Holding the ball for a minute around your back flank doesn’t slow down your ball movement if you go with speed when you actually forge forward. What we do is all about moving the opposition around to set up the best option when we do choose to attack.
There is a valid reason they lead to the same areas in the modern game, coaches don’t want JK leading one way and JD leading the other way as it potentially opens up an area of the ground you don’t have covered if there is a turnover. It is why we see in all AFL games kicked from 70m out lobbed to the forward pocket near the boundary instead of the top of the square.
 

HoneyBadger35

Moderator
Aug 11, 2011
19,841
49,531
AFL Club
West Coast
There is a valid reason they lead to the same areas in the modern game, coaches don’t want JK leading one way and JD leading the other way as it potentially opens up an area of the ground you don’t have covered if there is a turnover. It is why we see in all AFL games kicked from 70m out lobbed to the forward pocket near the boundary instead of the top of the square.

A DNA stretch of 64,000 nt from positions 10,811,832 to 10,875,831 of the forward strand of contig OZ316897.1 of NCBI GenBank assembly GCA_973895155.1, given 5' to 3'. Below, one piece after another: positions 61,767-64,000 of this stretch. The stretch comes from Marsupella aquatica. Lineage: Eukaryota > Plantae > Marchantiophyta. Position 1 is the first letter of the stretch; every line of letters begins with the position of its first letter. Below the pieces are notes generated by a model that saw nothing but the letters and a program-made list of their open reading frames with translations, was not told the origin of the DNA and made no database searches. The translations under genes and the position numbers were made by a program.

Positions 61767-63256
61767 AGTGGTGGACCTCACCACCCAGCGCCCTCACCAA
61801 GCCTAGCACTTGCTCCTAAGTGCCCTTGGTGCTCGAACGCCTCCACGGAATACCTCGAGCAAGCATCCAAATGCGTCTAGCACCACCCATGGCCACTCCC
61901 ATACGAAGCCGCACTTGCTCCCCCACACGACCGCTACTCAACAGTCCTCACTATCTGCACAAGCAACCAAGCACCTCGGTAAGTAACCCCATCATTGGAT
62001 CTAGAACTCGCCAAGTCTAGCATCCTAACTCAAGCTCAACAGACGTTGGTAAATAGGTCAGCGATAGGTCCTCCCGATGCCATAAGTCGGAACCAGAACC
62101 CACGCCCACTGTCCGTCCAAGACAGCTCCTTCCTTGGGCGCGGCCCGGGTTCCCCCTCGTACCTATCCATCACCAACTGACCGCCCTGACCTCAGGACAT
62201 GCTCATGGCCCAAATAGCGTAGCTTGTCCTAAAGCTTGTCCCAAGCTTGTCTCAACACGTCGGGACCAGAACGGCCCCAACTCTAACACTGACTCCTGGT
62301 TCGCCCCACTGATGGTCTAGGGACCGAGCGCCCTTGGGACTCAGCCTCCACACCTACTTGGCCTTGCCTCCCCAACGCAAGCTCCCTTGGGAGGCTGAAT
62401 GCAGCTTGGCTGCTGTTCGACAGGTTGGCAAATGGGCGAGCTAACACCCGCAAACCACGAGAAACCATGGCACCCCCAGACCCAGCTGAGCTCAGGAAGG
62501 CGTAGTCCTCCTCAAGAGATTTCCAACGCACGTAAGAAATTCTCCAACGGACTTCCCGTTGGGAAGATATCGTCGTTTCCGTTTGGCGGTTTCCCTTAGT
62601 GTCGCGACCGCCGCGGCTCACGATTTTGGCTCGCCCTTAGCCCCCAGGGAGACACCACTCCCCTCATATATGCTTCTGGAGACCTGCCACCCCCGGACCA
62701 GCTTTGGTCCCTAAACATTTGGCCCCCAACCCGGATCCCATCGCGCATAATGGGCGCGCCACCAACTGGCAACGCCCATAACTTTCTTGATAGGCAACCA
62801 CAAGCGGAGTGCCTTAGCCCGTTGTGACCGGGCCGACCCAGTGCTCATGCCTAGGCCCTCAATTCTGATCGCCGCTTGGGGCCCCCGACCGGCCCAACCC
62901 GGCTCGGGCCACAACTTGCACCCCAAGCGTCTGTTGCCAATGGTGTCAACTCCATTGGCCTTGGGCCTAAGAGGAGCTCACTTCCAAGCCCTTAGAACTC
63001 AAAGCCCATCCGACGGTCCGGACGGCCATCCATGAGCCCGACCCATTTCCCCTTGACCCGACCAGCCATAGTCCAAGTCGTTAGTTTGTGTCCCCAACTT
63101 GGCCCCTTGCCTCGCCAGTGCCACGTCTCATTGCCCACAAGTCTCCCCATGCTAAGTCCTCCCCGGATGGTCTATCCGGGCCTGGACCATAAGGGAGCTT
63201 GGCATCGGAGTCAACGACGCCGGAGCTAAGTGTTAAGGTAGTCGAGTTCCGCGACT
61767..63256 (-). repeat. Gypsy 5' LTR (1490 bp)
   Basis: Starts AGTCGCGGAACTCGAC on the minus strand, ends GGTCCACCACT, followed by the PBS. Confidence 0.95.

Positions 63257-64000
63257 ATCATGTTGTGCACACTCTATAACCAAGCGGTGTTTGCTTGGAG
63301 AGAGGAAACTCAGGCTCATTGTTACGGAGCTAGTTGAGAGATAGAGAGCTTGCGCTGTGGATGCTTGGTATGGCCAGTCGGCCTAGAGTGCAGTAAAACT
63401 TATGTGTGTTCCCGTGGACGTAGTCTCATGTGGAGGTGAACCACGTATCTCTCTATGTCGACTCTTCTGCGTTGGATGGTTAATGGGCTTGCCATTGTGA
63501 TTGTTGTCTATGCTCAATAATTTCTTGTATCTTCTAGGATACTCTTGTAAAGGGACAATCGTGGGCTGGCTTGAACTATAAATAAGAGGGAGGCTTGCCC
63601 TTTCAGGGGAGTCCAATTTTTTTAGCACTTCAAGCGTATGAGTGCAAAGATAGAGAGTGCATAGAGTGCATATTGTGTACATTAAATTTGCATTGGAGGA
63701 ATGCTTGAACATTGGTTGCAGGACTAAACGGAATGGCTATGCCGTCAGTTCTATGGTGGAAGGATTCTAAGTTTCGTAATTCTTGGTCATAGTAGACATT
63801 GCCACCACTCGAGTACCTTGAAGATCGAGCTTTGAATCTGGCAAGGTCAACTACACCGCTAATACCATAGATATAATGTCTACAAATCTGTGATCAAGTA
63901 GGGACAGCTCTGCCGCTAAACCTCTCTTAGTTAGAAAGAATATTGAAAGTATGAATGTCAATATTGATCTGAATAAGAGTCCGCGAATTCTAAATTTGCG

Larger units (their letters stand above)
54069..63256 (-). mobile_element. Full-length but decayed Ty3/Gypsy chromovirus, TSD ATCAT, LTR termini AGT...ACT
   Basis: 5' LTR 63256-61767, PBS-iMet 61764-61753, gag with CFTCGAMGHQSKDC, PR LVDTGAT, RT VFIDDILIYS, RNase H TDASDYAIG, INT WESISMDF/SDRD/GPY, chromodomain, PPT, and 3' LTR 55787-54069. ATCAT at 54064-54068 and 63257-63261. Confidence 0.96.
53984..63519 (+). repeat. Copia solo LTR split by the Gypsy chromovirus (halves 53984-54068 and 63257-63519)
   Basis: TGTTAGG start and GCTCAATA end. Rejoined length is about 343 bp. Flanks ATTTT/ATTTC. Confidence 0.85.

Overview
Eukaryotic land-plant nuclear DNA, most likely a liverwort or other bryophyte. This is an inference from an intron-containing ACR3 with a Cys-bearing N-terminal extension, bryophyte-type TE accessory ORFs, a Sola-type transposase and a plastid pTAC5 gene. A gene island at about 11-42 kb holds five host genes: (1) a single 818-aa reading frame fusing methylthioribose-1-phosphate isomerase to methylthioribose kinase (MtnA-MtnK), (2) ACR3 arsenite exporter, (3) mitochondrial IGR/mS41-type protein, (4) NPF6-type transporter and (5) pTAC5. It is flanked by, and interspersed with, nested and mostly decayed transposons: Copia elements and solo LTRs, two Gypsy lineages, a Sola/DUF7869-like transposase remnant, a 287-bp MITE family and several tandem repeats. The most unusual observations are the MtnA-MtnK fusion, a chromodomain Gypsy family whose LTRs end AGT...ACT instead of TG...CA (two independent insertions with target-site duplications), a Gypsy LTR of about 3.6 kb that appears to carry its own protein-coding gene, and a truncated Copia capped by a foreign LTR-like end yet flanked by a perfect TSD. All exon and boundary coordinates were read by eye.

Either way, I don’t think our game plan hinders our efficiency going forward, given we are always right up top with the forward efficiency statistics (to the point where some models like the Squiggle mark us down for it, because they think it’s impossible to be as efficient as we are consistently. And yet...)
 

greatwhiteshark

Brownlow Medallist
Oct 3, 2007
11,252
10,892
Perth
AFL Club
West Coast
Other Teams
West Perth
Either way, I don’t think our game plan hinders our efficiency going forward, given we are always right up top with the forward efficiency statistics (to the point where some models like the Squiggle mark us down for it, because they think it’s impossible to be as efficient as we are consistently. And yet...)
We disagree a bit as I think our slow movement does hinder our forward entries a great deal. But this is an opinion board and I respect that you think otherwise. Cheers
 

ukurrie

Debutant
Jul 12, 2015
134
323
Melbourne
AFL Club
West Coast
Other Teams
Liverpool FC, Las Vegas Raiders
With Hurn, Jetta and a few others, we also are blessed (usually...) with some once in an era precision kicking from defence, which means we can have a higher level of confidence that we’ll get to the wing or so with the ball safely in our possession.